xlvi

Three weeks of holiday. Fingers now hovering awkwardly over a new keyboard, over a new post, lots of talking behind me, thinking behind me. Rusty voice stumbling into being through a cloud of resistance, the old questions, the old doubts. So much planning has gone on, little of it to do with writing or my being a writer.

How to begin again? A reaching for the memory of why this is worth doing – how continuing to blow away this clutter that’s built up is important, vital even. How it was becoming self therapy for so much more besides, how it was laying ground for future stability as well as future creativity.

There’s something very vulnerable about this, not least due to the frank openness I’ve reached for but the out of control sensation of what I’ve written. As self indulgent as blogging could be, without publishing any of this I’d simply be sitting on top of unresolved, underdeveloped threads of thought – the danger almost forces me to keep pressing on, keep questioning.

And questioning of course in a positive way – not simply as self-interrogation but a Quest, a search. God, three weeks off has set me back who knows how much distance. This is all old stuff. But all that time is understandably piling back on the sleepy sandbags of old issues, old questions.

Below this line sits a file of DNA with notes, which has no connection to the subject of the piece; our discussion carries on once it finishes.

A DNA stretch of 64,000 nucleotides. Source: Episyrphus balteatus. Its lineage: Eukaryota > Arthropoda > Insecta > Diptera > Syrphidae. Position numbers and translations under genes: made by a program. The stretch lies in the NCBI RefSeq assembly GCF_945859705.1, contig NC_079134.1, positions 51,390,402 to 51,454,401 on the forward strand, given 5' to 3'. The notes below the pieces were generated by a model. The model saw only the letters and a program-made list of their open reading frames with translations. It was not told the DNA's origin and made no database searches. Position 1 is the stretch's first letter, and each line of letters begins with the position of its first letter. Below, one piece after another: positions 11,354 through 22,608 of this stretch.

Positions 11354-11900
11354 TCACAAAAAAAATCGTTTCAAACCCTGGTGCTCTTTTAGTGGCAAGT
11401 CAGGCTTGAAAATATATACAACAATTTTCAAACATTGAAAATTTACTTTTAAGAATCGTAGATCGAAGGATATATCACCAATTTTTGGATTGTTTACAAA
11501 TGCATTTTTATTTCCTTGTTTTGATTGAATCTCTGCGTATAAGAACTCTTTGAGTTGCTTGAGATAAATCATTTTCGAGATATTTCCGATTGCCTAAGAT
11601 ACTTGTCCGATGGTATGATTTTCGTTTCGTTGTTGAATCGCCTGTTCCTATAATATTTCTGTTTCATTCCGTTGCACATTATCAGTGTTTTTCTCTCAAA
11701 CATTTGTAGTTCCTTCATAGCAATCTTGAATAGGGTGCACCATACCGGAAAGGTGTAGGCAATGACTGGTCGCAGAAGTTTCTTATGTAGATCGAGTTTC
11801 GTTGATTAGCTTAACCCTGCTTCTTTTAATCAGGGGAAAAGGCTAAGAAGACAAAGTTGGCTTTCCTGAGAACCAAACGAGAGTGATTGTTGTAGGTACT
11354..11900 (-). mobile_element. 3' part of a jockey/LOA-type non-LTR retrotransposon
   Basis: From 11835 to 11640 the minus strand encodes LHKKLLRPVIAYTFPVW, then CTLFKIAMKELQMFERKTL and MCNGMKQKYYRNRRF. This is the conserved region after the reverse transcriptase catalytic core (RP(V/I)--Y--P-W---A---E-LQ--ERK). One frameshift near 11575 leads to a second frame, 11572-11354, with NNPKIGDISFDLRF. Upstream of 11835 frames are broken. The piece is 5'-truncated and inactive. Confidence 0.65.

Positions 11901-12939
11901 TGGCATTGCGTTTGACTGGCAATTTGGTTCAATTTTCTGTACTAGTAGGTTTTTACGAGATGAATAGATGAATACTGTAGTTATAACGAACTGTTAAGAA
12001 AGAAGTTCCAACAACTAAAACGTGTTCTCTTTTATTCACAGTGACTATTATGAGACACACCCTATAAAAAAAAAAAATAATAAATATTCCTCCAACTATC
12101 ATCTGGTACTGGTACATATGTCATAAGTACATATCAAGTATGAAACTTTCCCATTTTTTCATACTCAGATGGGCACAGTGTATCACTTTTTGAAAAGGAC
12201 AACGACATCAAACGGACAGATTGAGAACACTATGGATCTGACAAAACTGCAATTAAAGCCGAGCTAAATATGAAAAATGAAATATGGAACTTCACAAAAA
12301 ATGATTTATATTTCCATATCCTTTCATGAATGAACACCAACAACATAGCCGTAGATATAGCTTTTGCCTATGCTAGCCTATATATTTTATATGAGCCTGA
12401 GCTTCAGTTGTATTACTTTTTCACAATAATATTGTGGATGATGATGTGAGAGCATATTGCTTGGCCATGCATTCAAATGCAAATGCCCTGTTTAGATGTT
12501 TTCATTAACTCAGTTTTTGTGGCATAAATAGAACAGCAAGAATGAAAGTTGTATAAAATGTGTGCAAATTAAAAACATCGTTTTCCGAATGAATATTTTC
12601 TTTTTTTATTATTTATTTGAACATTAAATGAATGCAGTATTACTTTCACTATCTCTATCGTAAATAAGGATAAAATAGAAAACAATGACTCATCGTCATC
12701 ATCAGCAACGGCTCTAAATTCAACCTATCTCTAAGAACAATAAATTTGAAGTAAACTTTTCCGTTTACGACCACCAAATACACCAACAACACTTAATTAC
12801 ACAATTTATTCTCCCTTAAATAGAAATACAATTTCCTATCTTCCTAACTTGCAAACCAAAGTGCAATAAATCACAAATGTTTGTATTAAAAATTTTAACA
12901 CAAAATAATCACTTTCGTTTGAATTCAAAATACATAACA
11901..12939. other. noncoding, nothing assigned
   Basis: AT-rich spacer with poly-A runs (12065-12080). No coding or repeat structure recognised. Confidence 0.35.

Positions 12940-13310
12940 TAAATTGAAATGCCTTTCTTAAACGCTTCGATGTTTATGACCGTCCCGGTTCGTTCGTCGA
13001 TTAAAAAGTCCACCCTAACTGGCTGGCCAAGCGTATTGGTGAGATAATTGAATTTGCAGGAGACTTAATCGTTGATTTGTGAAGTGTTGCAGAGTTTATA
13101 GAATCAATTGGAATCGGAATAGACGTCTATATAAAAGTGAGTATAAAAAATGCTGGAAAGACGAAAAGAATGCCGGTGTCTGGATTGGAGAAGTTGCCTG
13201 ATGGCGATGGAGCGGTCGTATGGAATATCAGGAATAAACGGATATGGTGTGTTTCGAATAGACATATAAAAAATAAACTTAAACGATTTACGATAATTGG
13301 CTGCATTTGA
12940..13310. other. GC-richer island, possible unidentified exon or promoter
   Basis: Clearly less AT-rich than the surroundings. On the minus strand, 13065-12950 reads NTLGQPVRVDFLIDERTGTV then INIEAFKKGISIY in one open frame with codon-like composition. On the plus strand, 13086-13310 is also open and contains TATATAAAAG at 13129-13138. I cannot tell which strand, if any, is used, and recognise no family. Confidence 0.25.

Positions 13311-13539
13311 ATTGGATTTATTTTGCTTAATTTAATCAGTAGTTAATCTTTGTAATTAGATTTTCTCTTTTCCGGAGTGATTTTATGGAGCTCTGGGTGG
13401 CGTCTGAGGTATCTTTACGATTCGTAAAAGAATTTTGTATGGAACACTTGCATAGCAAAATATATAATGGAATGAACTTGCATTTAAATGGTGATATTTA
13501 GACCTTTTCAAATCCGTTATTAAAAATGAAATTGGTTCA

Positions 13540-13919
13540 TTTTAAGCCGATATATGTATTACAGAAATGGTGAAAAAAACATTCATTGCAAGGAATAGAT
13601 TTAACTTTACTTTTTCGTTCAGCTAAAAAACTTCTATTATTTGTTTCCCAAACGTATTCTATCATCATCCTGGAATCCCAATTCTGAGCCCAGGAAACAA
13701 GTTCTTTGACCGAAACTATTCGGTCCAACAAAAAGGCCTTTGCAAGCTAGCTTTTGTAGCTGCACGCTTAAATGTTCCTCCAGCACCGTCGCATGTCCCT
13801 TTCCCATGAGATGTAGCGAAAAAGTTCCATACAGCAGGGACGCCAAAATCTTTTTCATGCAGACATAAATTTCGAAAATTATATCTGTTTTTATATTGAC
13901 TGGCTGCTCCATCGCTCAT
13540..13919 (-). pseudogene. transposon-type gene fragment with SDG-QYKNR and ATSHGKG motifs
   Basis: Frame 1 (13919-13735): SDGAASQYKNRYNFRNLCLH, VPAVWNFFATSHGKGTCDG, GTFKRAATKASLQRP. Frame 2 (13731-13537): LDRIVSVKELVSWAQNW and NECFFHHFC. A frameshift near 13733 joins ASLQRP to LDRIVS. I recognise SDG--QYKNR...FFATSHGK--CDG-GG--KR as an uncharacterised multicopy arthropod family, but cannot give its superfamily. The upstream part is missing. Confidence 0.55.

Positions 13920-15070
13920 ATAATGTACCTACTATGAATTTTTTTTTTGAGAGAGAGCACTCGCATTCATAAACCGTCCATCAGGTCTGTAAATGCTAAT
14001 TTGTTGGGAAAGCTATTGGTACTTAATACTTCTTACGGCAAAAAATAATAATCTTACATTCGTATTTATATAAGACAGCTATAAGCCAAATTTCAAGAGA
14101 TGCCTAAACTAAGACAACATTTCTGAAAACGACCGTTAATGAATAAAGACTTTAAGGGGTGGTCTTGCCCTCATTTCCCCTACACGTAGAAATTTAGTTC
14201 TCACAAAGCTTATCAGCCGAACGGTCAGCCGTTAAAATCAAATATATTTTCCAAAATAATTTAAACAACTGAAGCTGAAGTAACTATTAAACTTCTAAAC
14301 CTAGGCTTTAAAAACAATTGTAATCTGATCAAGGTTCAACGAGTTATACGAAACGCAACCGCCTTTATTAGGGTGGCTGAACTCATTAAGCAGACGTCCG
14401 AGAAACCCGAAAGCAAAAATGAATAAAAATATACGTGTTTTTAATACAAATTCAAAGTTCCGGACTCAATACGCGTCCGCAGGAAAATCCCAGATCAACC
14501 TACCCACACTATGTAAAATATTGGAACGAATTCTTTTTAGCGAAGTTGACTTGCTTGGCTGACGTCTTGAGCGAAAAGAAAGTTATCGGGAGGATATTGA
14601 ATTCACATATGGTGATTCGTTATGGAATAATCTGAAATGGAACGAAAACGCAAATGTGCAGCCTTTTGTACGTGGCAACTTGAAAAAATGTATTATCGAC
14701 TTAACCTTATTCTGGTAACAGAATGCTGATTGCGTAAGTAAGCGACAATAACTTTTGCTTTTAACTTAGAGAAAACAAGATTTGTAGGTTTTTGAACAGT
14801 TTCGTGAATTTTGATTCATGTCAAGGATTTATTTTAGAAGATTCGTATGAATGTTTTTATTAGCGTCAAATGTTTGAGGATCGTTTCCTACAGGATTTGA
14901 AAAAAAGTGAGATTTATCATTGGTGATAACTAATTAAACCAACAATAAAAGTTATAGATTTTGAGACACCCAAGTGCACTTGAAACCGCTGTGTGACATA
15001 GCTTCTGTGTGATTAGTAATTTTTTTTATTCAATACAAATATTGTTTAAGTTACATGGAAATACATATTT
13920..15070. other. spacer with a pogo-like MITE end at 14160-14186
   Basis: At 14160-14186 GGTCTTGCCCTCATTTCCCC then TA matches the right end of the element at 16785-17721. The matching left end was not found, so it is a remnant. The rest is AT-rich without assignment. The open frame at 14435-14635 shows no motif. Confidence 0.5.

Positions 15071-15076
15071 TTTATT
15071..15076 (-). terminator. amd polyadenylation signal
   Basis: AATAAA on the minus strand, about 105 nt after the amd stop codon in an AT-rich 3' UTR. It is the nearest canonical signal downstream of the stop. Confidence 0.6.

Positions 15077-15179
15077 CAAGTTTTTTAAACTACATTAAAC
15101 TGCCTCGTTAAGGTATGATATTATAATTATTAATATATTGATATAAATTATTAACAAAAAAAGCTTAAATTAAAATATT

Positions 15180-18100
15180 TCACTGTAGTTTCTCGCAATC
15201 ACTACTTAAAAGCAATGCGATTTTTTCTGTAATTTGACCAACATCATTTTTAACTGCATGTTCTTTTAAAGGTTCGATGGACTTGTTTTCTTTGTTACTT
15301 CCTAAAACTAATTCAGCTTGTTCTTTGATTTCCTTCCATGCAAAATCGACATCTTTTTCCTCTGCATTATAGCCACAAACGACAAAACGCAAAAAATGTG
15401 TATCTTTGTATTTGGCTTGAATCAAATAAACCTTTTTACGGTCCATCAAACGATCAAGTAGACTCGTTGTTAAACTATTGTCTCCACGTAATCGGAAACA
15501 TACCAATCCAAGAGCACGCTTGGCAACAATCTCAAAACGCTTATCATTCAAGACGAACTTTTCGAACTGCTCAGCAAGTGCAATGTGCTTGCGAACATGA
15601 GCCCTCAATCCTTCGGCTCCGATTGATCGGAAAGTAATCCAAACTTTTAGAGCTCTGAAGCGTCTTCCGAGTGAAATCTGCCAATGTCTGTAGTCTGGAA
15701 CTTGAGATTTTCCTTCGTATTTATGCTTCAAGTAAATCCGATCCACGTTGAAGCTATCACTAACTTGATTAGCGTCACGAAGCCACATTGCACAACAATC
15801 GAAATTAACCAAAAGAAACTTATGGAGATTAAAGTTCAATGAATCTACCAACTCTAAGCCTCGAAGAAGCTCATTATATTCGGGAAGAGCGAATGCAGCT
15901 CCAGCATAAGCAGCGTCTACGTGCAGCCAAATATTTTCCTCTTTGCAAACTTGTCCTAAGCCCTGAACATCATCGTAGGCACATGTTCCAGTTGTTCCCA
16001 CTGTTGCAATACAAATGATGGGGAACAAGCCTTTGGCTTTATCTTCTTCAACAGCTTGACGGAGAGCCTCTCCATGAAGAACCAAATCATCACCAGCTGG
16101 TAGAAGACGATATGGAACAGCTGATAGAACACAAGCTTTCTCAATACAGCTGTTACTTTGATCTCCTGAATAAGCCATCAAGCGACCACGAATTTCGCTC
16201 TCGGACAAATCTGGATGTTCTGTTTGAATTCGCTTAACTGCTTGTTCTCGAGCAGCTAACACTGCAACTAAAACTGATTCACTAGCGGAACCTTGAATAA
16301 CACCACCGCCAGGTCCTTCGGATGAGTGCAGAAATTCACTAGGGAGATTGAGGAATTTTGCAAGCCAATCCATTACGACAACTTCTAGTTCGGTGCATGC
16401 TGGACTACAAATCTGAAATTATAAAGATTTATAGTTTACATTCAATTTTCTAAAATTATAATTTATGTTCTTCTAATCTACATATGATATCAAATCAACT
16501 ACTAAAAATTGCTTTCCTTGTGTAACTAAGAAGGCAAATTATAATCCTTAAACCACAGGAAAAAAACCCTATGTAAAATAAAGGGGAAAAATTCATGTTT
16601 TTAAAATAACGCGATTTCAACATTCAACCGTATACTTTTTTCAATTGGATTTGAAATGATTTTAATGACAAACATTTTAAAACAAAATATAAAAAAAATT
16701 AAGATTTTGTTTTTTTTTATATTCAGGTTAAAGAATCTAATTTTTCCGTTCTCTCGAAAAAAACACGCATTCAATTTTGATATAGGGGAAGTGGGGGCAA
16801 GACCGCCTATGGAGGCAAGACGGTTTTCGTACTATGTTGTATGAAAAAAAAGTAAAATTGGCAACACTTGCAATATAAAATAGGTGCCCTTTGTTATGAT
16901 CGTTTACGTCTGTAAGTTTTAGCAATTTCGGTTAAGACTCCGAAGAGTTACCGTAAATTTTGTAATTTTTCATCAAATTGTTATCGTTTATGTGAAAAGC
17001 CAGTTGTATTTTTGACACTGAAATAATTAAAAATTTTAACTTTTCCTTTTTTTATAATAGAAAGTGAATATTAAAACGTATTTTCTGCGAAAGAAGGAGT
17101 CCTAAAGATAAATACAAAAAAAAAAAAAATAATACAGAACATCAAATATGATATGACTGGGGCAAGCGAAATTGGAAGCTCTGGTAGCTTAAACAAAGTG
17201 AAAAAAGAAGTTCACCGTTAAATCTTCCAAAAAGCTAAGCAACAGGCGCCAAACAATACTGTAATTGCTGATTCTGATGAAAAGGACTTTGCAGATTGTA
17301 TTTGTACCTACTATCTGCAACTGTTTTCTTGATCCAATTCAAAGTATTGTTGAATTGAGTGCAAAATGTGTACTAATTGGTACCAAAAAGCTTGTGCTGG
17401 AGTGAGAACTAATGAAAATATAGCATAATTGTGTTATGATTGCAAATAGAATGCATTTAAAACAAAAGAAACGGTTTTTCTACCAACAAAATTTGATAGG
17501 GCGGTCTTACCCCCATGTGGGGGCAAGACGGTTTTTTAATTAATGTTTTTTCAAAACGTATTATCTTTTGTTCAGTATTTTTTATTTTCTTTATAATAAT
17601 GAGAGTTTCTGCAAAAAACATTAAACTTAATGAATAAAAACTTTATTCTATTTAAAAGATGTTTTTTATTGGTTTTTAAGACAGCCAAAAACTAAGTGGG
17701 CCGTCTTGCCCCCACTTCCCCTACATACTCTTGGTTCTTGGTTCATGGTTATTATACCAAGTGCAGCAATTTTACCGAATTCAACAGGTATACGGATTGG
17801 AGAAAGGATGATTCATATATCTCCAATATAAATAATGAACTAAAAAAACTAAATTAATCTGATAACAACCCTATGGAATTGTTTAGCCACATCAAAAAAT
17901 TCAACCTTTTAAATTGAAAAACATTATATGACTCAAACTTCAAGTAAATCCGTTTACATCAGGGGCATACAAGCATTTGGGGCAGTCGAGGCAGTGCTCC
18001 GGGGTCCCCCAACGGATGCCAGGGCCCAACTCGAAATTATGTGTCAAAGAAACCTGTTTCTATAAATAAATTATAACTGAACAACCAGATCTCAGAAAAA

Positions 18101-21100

W2B has returned, though that’s not the reason I haven’t written since we got back from holiday. I simply haven’t had the impetus, not until maybe Friday. There was a day, she knee-deep in wedding planning, when I sat useless and without anything to do – or anything I could think of doing, the first-week blues following me home from the office, leaving me utterly fatigued. Empty.

I wrote a very brief, simple poem while away. I do wish my better half hadn’t told my parents – who were at the same holiday home for a couple of days – that I was writing something, not least because it was four lines of faint whimsy, nothing special despite it feeling good to write, to think about, but mainly because this prompted a drawn out period of mock-poetry from my parents.

The three lines which came naturally, nicely, sat looking at me while my parents traded wilfully idiot rhymes. The fourth line forced out, drawn out like an arrow from a deep wound, hamstrung by my expectation of the questions that would follow as I came downstairs, the inquisitive interest coloured by the unmalicious but disrespectful horsing around.

Was I writing (the word intoned in an overt attempt to disguise discomfort, while achieving only to highlight this), was I writing a poem (ditto, more so), what was it?

Fuck off, fuck off, fuck off, fuck off, fuck off.

Fucking respect it. Fucking respect it. Fucking respect it. Don’t fucking ask. Don’t fucking ask. Don’t you dare fucking ask if you don’t fucking respect it.

I’m back.

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About Ben Catley-Richardson

Writer, reader, husband. Father!
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